National Infertility Awareness Week

National Infertility Awareness Week

April 18 – 24, 2021

Anyone can be challenged to have a family. No matter your race, religion, sexuality or economic status, infertility does not discriminate. National Infertility Awareness Week focuses on removing the stigma and barriers that stand in the way of building a family. Together, we can change the conversation.


For the first time in over five years, I find myself on the other side of infertility. Well, not entirely the other side. I feel like I am sitting on the fence. I’m not holding my baby yet, but I am holding her safe within my body. I’m in a place most hope for, but still not quite where I want to be. Soon, though. I’ve seen her wiggle on the ultrasound screen, and witnessed her growth over the past several weeks. And as of last week, we learned that she’s a genetically healthy baby.

I’m entering my second trimester and further along in this pregnancy than I’ve ever been with any of our other sweet babies. In addition to our first loss in November, we also had two chemical pregnancies and another miscarriage that followed, all within a year’s time. Our journey with our first three donated/adopted embryos didn’t end how we hoped. I want to believe the days of loss are behind us. I’m breathing easier as each day passes. And full of gratitude that we will be meeting this sweet girl sometime this fall.

National Infertility Awareness Week | Twin Cities Moms Blog

{Right before we got it on with making our baby; (mostly) fully clothed and in the comfort of a sterile operating room. Isn’t that how everyone wants to make a baby? Science babies are the best babies!}

I’d be lying if I told you that I didn’t still feel infertile. While I’m beyond thrilled to be where I am today, infertility has left scars that have made this pregnancy less than blissful. Absolutely nothing with this baby has given us reason to fear, but given I’m overly informed in all the ways this could go wrong, I tend to let myself go there. Too often. Because of that, I still feel so passionate about sharing how infertility has touched my life and the lives of so many I love.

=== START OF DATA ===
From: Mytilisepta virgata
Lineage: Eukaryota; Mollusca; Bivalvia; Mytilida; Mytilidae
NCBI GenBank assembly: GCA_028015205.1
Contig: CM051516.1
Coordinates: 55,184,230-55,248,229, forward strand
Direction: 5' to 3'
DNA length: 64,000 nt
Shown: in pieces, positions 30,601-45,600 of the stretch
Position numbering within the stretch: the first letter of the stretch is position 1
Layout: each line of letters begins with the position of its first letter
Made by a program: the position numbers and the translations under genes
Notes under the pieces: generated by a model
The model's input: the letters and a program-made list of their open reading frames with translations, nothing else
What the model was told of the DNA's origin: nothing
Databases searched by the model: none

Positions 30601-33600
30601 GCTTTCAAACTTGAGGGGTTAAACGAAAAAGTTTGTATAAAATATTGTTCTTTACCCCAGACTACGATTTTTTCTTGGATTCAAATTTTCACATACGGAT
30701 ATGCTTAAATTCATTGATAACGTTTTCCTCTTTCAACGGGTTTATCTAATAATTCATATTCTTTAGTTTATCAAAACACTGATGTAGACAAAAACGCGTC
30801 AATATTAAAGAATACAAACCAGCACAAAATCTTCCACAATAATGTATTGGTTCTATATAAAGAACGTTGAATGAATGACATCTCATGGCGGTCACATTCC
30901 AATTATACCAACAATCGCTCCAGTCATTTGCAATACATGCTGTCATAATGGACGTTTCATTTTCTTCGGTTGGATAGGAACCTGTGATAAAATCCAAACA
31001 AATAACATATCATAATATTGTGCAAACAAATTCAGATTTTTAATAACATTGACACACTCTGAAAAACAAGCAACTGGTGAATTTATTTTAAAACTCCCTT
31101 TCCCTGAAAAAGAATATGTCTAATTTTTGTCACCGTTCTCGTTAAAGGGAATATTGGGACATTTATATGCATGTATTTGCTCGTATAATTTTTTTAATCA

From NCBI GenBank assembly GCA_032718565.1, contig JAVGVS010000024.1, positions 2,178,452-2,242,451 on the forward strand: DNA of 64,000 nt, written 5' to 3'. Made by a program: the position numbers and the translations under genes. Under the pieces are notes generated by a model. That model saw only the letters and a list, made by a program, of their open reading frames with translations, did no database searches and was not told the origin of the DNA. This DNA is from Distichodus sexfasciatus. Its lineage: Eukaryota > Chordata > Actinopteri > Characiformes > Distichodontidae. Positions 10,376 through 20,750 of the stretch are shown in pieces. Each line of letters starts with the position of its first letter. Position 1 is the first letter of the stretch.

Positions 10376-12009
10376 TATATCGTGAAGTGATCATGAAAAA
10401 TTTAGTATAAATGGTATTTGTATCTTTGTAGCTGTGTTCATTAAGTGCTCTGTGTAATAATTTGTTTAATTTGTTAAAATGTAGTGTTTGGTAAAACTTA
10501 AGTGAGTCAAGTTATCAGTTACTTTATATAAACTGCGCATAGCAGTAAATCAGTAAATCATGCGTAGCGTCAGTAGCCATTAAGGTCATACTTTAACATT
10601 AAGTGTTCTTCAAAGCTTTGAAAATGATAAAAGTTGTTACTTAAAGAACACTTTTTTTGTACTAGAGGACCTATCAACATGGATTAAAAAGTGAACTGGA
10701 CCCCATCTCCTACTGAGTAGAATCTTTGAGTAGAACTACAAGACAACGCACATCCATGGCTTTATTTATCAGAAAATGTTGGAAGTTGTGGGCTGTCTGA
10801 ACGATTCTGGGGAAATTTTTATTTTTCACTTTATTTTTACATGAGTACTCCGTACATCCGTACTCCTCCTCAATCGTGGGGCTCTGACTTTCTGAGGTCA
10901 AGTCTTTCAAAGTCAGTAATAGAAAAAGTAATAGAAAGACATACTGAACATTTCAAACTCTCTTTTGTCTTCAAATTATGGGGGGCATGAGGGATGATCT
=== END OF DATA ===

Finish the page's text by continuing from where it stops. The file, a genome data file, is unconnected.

This week is National Infertility Awareness Week. From RESOLVE, the national infertility association, they state the following: “We believe all people challenged in their family building journey should reach their resolution by being empowered by knowledge, supported by community, united by advocacy and inspired to act.” Their goal is to help build public awareness when it comes to issues around infertility and family building. Their hope is for anyone who cares about the infertility community to feel empowered to do something that makes a difference, either in their own family building journey or to help someone else. Infertility impacts millions of Americans and does not discriminate… [let’s] become part of the movement!

For more information please visit this RESOLVE website.

There are so many misunderstandings and cliches that surround infertility. I encourage you to do your part, be educated in what infertility is, who it affects, and how you can best love and support those on this path.


This article was originally published on April 24, 2017, but the hope remains the same: to support one another within this beautiful community of women through the journey of infertility.

1 COMMENT

  1. Beautiful written!
    And, I understand completely how you are feeling. Infertility lingers, or at least the feel of it does. Three children later, and I still don’t feel like a “fertile” person completely. Thanks for sharing!
    Congrats on your little girl 🙂

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